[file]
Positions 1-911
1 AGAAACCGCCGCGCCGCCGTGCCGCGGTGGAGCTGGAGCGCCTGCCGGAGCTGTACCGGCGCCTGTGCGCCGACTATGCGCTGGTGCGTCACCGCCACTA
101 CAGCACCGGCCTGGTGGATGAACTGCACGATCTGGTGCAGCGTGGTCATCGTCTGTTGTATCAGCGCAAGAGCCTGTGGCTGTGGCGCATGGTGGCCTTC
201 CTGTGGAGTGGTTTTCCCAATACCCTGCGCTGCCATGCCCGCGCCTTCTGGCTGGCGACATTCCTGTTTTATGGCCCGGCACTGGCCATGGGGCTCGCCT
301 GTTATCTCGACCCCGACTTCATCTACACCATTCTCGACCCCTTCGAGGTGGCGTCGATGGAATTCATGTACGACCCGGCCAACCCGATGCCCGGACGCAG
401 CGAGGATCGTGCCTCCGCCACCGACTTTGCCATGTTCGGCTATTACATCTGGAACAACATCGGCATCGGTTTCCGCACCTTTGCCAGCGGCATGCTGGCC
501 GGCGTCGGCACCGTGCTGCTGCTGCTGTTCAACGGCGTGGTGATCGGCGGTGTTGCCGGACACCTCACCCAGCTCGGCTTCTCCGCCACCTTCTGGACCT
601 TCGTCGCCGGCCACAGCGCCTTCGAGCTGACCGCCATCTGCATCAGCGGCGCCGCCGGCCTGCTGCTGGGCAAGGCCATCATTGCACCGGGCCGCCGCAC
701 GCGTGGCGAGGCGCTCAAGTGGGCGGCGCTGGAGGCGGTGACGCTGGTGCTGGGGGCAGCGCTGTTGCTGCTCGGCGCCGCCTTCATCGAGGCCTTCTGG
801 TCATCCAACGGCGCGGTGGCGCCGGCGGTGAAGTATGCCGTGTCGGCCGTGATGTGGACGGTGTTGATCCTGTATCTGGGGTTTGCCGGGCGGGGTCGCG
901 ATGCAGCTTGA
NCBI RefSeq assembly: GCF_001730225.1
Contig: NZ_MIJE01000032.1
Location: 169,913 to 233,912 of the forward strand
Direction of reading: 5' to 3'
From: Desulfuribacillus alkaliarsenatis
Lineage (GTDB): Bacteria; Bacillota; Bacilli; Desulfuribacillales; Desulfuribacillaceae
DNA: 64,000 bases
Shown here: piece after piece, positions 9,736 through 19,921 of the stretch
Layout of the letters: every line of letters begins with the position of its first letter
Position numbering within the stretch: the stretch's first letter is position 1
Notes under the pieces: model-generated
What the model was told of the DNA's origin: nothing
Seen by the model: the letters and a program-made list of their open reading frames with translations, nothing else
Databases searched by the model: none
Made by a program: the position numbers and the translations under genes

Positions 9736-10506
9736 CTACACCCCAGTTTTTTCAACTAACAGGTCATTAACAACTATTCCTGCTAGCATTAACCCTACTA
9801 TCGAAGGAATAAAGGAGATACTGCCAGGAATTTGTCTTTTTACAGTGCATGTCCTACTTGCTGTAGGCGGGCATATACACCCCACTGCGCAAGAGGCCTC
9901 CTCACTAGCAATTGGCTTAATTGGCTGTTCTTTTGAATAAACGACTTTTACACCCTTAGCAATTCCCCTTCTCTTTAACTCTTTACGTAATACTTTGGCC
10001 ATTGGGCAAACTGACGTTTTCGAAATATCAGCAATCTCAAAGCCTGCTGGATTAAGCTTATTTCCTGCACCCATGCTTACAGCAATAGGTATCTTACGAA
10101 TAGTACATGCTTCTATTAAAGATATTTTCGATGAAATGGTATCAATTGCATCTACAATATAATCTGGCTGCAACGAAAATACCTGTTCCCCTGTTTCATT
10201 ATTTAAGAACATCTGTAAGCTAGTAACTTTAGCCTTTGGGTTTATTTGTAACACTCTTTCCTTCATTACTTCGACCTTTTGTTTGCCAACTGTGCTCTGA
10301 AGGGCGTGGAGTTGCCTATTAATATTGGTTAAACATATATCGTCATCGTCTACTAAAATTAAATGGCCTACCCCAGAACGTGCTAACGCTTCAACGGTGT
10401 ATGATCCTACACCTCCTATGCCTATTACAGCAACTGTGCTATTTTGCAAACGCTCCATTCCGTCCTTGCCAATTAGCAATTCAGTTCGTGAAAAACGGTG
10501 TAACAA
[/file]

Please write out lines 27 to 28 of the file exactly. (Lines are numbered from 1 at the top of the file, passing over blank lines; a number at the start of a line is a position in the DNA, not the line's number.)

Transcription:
Positions 9736-10506
9736 CTACACCCCAGTTTTTTCAACTAACAGGTCATTAACAACTATTCCTGCTAGCATTAACCCTACTA